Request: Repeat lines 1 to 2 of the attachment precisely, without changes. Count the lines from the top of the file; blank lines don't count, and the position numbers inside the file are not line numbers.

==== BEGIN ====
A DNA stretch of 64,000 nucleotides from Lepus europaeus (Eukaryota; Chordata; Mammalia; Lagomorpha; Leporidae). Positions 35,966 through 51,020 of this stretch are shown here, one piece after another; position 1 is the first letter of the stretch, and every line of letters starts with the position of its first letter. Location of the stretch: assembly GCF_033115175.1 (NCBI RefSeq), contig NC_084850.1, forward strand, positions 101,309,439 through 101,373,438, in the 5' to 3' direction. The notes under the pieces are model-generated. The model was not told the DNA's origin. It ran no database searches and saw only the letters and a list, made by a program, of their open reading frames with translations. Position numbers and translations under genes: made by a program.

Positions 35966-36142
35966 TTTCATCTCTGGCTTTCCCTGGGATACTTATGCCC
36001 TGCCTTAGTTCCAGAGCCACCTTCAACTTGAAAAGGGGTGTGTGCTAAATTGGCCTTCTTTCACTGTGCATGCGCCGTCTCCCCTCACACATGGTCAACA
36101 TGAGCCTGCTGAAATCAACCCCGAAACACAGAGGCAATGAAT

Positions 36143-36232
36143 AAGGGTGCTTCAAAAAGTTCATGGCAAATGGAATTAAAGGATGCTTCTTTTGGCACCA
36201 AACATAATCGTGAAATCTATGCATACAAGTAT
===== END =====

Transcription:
A DNA stretch of 64,000 nucleotides from Lepus europaeus (Eukaryota; Chordata; Mammalia; Lagomorpha; Leporidae). Positions 35,966 through 51,020 of this stretch are shown here, one piece after another; position 1 is the first letter of the stretch, and every line of letters starts with the position of its first letter. Location of the stretch: assembly GCF_033115175.1 (NCBI RefSeq), contig NC_084850.1, forward strand, positions 101,309,439 through 101,373,438, in the 5' to 3' direction. The notes under the pieces are model-generated. The model was not told the DNA's origin. It ran no database searches and saw only the letters and a list, made by a program, of their open reading frames with translations. Position numbers and translations under genes: made by a program.

Positions 35966-36142